I'm not going to lie- when I saw that wood portion come through after the plaster I imagined what an amazing wall it would make.  It reminded me of something that you would find in an old house in Europe.  That sounds romantic, right?  But I knew that behind that wood were a number of homes built by resident critters and NO insulation, save for the odd piece of cardboard nailed to the back side of the exterior wood of the house.  

So I stood back looking at this wall trying to find a way to make it work without removing it all.  Alas, there was simply no way I could put cabinets and a sink on a wall that I knew had no insulation.  I'm not that girl.  So off all of the plaster and lath came.  And for any of you that may be wondering if I have ever done anything remotely similar to this project, the answer is a resounding no.  Not even close.  Oh, I've hired people to do such things- professionals who know what they are doing and probably swear a lot less than I do.  But this project was a huge learning experience.  I would like to say I had help on some of the complicated parts - someone who patiently taught me how to do things I had never done.  Someone who let me try things and then who worked with me to finish the hard parts.  For that, I am incredibly grateful.


kitchen reno-3.jpg
kitchen reno-4.jpg
kitchen reno-5.jpg
kitchen reno-6.jpg
kitchen reno-7.jpg
kitchen reno-8.jpg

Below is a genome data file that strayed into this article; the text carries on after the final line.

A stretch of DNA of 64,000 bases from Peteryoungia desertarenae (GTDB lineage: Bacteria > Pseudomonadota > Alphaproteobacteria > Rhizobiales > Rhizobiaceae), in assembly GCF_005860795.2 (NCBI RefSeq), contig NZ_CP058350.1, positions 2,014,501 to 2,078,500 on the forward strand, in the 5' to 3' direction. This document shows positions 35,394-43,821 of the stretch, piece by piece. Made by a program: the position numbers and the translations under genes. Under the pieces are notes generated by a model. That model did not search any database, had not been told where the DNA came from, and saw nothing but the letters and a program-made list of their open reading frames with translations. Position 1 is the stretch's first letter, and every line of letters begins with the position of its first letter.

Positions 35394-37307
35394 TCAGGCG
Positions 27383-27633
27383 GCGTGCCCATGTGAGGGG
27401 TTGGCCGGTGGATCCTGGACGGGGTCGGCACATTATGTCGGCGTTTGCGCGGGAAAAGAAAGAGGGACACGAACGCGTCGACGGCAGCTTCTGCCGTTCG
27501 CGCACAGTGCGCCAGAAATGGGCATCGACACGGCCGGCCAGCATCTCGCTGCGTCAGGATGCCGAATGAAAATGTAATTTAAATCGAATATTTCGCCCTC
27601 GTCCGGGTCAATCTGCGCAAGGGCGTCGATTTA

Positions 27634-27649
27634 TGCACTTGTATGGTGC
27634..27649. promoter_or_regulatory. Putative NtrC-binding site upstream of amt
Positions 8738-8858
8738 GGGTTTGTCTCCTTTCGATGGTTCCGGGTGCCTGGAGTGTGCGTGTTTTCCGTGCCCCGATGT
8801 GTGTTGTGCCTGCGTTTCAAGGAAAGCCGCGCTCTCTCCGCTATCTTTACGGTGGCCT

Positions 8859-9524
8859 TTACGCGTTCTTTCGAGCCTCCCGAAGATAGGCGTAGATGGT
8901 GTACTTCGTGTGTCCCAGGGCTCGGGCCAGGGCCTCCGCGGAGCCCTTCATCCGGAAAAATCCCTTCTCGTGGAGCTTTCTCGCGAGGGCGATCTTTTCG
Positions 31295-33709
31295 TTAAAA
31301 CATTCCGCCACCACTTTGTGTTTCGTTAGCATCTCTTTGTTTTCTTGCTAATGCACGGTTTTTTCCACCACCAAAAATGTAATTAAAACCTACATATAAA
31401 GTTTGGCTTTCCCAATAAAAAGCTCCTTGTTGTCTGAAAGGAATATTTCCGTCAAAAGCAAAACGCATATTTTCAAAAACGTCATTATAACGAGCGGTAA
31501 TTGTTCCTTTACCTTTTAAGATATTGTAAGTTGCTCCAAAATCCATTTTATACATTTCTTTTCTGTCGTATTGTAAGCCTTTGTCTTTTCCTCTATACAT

So, things I learned in no particular order.

1. If you break a big project down into smaller tasks, it seems so much more manageable.  (or you can simply convince yourself it isn't that big, and then once you are in the middle of it you really have to finish it, right?)

2. If you read books like The Rats of Nihm as a child or loved the movie Ratatouille, it helps you to give all of the critters in your home human existences, thus convincing yourself that they have cute little homes under yours outfitted with tables made from old tuna cans and matches serving as lamps.

3. If you have a really good independent hardware store near you, frequent it.  They are your best resource for learning things like plumbing and simple wiring.  ( Thank you Woodinville McLendons!)

4. New things often feel intimidating, but once you've done them once or twice you will feel so much more comfortable with them - just push through the discomfort that comes initially.

5. Every success brings confidence so start small to begin to build your belief in your abilities and before long you too may be reconfiguring the entire plumbing system under your sink!

6. You can create a beautiful space with inexpensive items.  All of my cabinets are from Ikea, as are the drawer pulls.  I then added some special touches that cost a bit more but were well worth it.  The shelves are from my favorite specialty wood supplier in Seattle and the brackets were hand-made from Etsy.  Mix and match friends- you can create a space that is comfortable and pretty and functional all at once.


So, you would probably like the after photos, right?  There are still a few things I would like to but I'm really happy with the results.  I love coming home and being in this space.  It's one of my favorite places to be.


kitchen reno after-2.jpg
kitchen reno after.jpg
kitchen reno after-3.jpg
kitchen reno after-5.jpg
kitchen reno after-6.jpg
kitchen reno after-7.jpg
kitchen reno after-8.jpg


And looking back, I think I got so much more out of it in the end- more than just a pretty space that I love to spend time in.  I gained so much confidence in the fact that even if I have no idea what I'm doing, I have the ability to learn and with few exceptions can handle quite a few things I never knew I could!





Kim Taylor4 Comments